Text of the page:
Still, he is an alien, and a god-like one at that. Even though his friends are mortal, his family is mortal, he was raised as a mortal and spends most of his time living a mortal's life, Superman has been and always will be an outsider.

Superman realizes he is out of place in this world, but he also realizes he can help it. Rather than use his powers to impose his will on others, he has chosen to be Earth's gentle guardian, pledging never to kill anyone, or interfere in the free will of nations. Sometimes it's difficult for him to remain detached, especially when he sees the effects that bad policies have on the planet. Even as Superman there's not much he can do about that, though as reporter Clark Kent he can champion the fight of the little guy through his writing for the Daily Planet. In some ways the good Clark does in print is just as meaningful as any of Superman's heroic feats. Superman's not out to make a name for himself, he's there to help people. He rarely stays around for a "thank you", he simply does his job and splits. Naturally, some people treat Superman with suspicion, as if believing that a man this selfless and good must have an awful lot to hide. Some people even fear him, dreading the day that Superman will decide that humans are not fit to govern themselves, but he is. Of course, it would never be in Superman's nature to do that, but, being a rather elusive hero, some paranoid souls are inclined to think the worst.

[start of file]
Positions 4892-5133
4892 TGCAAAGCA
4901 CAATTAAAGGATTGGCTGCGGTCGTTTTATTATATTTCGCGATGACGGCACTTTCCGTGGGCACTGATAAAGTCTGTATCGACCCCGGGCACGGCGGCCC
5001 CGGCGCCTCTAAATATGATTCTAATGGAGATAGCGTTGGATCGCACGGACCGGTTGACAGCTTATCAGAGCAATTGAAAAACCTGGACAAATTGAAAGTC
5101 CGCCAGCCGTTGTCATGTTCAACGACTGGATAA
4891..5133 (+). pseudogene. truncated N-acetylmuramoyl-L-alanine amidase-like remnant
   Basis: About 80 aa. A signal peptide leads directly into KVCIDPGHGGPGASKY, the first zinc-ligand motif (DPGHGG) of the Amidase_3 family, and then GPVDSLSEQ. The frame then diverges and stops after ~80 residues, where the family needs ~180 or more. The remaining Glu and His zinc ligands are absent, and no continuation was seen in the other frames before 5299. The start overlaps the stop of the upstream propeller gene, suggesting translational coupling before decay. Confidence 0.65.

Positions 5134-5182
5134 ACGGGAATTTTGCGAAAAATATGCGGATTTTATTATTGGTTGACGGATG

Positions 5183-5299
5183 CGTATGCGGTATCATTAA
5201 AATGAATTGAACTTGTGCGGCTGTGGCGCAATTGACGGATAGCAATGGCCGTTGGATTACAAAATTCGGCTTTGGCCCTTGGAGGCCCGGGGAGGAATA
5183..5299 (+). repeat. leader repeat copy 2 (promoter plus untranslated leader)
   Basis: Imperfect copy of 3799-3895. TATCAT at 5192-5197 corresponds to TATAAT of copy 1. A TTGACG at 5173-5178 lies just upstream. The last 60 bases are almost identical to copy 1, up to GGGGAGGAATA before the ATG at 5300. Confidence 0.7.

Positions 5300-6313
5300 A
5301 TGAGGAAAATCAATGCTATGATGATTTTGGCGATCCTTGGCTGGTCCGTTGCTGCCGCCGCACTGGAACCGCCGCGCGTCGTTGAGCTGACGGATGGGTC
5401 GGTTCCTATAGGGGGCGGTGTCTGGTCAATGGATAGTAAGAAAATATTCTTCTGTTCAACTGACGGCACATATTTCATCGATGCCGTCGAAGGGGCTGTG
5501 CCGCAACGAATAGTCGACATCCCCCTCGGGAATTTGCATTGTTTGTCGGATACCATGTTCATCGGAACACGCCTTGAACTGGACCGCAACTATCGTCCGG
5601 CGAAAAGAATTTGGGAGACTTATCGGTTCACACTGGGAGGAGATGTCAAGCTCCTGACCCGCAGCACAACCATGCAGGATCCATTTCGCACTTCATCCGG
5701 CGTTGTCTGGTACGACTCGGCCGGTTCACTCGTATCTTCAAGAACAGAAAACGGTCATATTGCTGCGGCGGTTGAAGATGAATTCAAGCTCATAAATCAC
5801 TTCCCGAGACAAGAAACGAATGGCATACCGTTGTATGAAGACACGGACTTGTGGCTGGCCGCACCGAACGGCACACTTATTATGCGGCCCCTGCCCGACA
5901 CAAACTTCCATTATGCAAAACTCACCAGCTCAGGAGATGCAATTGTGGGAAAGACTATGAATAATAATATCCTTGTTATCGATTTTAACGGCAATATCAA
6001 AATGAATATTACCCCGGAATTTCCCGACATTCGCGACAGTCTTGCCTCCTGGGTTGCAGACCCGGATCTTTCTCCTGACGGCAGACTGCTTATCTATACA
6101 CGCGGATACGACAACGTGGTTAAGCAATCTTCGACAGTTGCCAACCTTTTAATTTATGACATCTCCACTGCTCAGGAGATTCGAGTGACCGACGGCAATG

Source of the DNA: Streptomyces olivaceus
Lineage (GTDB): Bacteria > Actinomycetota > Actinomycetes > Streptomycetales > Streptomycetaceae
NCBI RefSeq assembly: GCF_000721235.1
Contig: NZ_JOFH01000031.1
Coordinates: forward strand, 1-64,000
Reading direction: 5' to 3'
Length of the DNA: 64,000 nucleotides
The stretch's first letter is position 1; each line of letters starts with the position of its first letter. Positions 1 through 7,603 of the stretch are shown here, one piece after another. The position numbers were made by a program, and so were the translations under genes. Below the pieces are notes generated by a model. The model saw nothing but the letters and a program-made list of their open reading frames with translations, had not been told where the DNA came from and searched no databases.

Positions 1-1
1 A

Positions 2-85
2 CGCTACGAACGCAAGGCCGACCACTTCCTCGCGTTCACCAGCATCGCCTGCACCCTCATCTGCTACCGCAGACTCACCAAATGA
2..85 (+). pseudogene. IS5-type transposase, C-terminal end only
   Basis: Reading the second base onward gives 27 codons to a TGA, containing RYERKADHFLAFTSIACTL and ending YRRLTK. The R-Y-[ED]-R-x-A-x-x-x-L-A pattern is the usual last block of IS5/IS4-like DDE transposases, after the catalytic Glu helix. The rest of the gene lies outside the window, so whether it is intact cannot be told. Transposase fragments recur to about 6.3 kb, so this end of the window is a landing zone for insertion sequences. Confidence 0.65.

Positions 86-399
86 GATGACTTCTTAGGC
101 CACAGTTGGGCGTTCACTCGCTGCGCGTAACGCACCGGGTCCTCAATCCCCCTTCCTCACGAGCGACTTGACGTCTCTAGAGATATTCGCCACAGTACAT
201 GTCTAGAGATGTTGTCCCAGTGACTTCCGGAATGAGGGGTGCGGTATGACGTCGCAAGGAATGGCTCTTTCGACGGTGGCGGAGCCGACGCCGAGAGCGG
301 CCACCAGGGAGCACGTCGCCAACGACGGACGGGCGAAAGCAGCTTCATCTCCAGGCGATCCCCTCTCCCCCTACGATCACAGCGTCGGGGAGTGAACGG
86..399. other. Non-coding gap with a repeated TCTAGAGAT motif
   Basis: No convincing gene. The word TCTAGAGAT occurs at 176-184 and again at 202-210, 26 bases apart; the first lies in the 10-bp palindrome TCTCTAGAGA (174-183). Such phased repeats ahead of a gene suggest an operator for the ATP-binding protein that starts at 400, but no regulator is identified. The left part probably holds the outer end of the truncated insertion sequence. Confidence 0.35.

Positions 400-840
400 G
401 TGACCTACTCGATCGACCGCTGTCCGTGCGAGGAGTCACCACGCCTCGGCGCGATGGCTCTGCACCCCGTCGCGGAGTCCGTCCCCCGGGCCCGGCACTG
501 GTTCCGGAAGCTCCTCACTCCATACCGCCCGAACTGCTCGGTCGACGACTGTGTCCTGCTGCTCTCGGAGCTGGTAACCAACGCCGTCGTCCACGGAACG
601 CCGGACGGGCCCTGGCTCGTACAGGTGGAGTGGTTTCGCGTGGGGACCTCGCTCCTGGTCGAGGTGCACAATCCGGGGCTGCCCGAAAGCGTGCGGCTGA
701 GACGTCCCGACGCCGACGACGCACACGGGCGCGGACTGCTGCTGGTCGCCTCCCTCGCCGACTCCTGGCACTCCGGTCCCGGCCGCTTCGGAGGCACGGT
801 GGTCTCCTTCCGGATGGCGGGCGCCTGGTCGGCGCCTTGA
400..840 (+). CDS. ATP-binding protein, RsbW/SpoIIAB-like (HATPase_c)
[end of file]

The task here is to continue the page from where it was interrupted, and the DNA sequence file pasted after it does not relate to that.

Lex Luthor
Lex Luthor is the undisputed master of Metropolis and lord of all he surveys. Although he started life as a poor kid in poverty-stricken Suicide Slum, young Luthor's dangerously brilliant mind was already working to find a way out. When, at age fourteen, his parents were killed in a mysterious auto accident, their sizable insurance policy (which conveniently named Lex as sole beneficiary) brought Lex his first quarter-million and the chance to be the youngest student to ever enter MIT. The aggressive young inventor amazed all his teachers and graduated three years later with a master's degree in science. The money he soon made from patenting his inventions made him a billionaire by age twenty. Through his late twenties and thirties Luthor's pace continued unabated. Anyone who got in his way was crushed and swept away. To keep up a benevolent front, Luthor donated millions to Metropolis, buying the city hospitals, parks, opera houses and art museums, all named for him. He brought industry and prosperity to Metropolis, eventually employing two-thirds of the city's work force among his many companies.

Now in his late forties, Lex Luthor is generally regarded as a hero. Thanks to his battery of lawyers and "pet" city officials, it would be nearly impossible to connect him to any crime. He's careful to keep his hands clean, delegating the dirty work to subordinates. And yet, there's one thing he craves above all else: the death of Superman. Because he cannot control or own Superman, Luthor is obsessed with destroying him. To Lex, Superman represents free will. Inspired by Superman's selflessness and nobility, the people of Metropolis could begin to think for themselves and turn against a self-styled demigod like Luthor. And above all, what really galls Luthor is that he had to buy the city's love and loyalty, and Superman got it for free.